Excerpts from President Barack Obama's speech to the NAACP convention

Excerpts from President Barack Obama's speech Thursday at the NAACP Centennial Convention:

"The first thing we need to do is make real the words of the NAACP charter and eradicate prejudice, bigotry and discrimination among citizens of the United States. I understand there may be a temptation among some to think that discrimination is no longer a problem in 2009. And I believe that overall, there probably has never been less discrimination in America than there is today. I think we can say that.

But make no mistake: The pain of discrimination is still felt in America. By African-American women paid less for doing the same work as colleagues of a different color and a different gender. By Latinos made to feel unwelcome in their own country. By Muslim Americans viewed with suspicion simply because they kneel down to pray to their God. By our gay brothers and sisters, still taunted, still attacked, still denied their rights...

"The dream of a world-class education is still being deferred all across the country. African-American students are lagging behind white classmates in reading and math — an achievement gap that is growing in states that once led the way in the civil rights movement. Over half of all African-American students are dropping out of school in some places. There are overcrowded classrooms, and crumbling schools, and corridors of shame in America filled with poor children — not just black children, brown and white children as well.

The state of our schools is not an African-American problem; it is an American problem. Because if black and brown children cannot compete, then America cannot compete. And let me say this, if Al Sharpton, Mike Bloomberg and Newt Gingrich can agree that we need to solve the education problem, then that's something all of America can agree we can solve. Those guys came into my office. Just sitting in the Oval Office — I kept on doing a double-take. So that's a sign of progress...

"Government programs alone won't get our children to the Promised Land. We need a new mind-set, a new set of attitudes, because one of the most durable and destructive legacies of discrimination is the way we've internalized a sense of limitation; how so many in our community have come to expect so little from the world and themselves.

We've got to say to our children, yes, if you're African-American, the odds of growing up amid crime and gangs are higher. Yes, if you live in a poor neighborhood, you will face challenges that somebody in a wealthy suburb does not.... But that's not a reason to get bad grades, that's not a reason to cut class, that's not a reason to give up on your education and drop out of school. No one has written your destiny for you. Your destiny is in your hands, you cannot forget that. That's what we have to teach all of our children. No excuses. No excuses...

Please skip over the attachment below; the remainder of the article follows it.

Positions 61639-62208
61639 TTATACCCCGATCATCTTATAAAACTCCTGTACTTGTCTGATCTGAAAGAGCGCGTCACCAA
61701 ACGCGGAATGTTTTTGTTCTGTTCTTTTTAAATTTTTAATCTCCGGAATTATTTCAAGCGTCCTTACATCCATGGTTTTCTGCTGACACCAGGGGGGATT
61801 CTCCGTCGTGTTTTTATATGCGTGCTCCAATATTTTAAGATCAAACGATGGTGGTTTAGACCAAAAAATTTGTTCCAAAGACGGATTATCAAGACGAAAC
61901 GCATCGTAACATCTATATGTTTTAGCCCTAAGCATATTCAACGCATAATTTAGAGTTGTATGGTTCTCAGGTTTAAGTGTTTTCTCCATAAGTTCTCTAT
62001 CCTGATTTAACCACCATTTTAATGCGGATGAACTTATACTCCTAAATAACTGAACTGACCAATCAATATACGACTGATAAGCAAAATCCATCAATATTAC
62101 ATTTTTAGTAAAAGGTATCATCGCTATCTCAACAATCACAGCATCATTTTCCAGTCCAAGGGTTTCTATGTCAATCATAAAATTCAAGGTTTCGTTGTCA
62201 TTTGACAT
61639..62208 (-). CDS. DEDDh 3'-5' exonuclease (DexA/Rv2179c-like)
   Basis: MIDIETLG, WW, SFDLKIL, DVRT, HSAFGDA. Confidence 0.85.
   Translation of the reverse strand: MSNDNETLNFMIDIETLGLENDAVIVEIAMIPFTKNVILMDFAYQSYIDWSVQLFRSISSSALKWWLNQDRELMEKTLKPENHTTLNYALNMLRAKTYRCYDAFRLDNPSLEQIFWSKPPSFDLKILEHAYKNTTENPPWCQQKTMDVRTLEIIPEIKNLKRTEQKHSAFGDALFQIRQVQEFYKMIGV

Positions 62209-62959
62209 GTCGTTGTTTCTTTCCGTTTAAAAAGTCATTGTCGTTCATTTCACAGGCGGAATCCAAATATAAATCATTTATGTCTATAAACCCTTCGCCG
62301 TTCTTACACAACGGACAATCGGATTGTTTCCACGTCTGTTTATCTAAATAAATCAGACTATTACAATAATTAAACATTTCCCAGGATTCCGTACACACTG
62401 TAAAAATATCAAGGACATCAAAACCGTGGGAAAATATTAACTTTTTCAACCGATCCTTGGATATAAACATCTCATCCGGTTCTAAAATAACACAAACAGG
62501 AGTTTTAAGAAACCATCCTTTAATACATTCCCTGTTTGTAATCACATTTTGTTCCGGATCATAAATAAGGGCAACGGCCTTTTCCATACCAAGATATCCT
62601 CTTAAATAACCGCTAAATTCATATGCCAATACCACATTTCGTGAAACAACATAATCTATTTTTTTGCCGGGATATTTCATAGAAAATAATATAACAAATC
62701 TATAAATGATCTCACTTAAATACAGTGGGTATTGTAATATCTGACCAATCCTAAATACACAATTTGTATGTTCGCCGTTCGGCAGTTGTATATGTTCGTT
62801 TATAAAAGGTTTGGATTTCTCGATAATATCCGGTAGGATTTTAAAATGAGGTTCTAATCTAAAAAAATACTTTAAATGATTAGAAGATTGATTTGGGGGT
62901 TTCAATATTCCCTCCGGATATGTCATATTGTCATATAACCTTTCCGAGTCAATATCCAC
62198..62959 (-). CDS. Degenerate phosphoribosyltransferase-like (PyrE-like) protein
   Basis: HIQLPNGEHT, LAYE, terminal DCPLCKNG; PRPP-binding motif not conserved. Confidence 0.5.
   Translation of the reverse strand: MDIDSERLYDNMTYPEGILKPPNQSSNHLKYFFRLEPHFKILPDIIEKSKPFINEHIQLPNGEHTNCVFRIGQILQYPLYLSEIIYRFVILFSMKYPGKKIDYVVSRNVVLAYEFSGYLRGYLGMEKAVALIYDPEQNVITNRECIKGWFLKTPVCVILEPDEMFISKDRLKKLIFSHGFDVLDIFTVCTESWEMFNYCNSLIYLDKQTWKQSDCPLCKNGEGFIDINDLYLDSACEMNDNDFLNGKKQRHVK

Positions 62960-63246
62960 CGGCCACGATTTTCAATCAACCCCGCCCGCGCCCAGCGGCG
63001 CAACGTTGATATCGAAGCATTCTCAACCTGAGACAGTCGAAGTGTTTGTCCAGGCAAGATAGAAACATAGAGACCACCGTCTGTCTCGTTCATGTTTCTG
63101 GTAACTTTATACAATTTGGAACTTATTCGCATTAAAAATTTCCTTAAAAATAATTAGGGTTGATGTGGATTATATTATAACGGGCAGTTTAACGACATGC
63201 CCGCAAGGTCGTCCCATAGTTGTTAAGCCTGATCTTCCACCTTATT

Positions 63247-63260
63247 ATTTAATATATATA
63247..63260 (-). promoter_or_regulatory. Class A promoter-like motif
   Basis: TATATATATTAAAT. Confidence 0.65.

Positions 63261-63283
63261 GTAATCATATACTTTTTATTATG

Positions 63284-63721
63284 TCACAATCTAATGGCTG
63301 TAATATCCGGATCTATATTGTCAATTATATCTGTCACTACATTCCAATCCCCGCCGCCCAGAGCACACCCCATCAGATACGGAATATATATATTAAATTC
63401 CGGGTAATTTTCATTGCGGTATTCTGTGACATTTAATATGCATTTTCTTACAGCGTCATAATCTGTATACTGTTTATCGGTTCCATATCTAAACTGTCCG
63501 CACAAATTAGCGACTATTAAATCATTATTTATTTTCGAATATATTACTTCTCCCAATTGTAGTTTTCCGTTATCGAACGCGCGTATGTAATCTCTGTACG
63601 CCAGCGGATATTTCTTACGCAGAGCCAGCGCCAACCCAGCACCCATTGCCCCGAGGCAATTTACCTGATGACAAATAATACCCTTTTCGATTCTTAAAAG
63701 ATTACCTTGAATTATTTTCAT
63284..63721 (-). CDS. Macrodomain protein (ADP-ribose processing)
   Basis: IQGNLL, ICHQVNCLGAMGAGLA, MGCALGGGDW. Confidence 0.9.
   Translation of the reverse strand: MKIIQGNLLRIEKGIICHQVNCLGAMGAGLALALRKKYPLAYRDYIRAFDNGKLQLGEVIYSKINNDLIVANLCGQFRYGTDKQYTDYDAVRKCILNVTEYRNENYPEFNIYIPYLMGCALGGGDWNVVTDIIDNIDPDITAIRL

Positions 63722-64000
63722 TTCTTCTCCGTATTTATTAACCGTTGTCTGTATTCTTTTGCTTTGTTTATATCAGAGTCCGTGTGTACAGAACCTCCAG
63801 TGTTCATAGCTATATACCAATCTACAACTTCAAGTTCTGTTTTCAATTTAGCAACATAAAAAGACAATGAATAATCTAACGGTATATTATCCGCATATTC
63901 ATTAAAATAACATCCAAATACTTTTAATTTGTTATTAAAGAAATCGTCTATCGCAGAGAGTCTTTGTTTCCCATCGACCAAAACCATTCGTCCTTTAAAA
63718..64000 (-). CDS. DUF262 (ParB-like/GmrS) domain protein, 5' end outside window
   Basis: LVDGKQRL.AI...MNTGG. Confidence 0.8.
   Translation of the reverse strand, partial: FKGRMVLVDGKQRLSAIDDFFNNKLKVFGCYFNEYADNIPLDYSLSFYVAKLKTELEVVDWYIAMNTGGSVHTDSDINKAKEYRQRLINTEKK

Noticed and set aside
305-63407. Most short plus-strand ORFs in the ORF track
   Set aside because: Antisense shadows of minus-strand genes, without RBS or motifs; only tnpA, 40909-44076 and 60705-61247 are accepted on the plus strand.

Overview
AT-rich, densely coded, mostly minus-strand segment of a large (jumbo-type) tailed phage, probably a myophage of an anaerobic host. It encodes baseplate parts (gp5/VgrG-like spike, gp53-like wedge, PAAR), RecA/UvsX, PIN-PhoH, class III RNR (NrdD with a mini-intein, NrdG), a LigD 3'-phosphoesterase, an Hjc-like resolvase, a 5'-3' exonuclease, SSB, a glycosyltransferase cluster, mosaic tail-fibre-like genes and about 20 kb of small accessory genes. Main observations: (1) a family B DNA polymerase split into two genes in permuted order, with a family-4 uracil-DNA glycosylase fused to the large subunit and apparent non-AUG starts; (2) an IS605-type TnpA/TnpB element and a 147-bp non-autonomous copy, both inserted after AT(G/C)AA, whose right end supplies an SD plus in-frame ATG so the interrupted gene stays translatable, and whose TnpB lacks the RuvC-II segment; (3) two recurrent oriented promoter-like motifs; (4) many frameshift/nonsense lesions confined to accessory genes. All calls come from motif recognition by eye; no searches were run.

"To parents, we can't tell our kids to do well in school and then fail to support them when they get home. You can't just contract out parenting. For our kids to excel, we have to accept our responsibility to help them learn. That means putting away the Xbox; putting our kids to bed at a reasonable hour. It means attending those parent-teacher conferences and reading to our children and helping them with their homework.

"It also means pushing our children to set their sights a little bit higher. They might think they've got a pretty good jump shot or a pretty good flow, but our kids can't all aspire to be LeBron or Lil Wayne. I want them aspiring to be scientists and engineers, doctors and teachers, not just ballers and rappers. I want them aspiring to be a Supreme Court justice. I want them aspiring to be the president...

"I know what can happen to a child who doesn't have that chance. But I also know what can happen to a child that does. I was raised by a single mom. I didn't come from a lot of wealth. I got into my share of trouble as a child. My life could have easily taken a turn for the worse. When I drive through Harlem or I drive through the South Side of Chicago and I see young men on the corners, I say, there but for the grace of God go I. They're no less gifted than me. They're no less talented than me.

But I had some breaks. That mother of mine, she gave me love; she pushed me, she cared about my education; she took no lip; she taught me right from wrong. Because of her... I had the chance to make the most of life...

"I want all the other Barack Obamas out there, and all the other Michelle Obamas out there to have the same chance, the chance that my mother gave me; that my education gave me; that the United States of America has given me. That's how our union will be perfected and our economy rebuilt...

"On the 100th anniversary of the NAACP, let it be said that this generation did its part; that we too ran the race; that full of faith that our dark past has taught us, full of the hope that the present has brought us; we faced, in our lives and all across this nation, the rising sun of a new day begun..."

Excerpts from President Barack Obama's speech to the NAACP convention 07/18/09 [Last modified: Saturday, July 18, 2009 5:31am]

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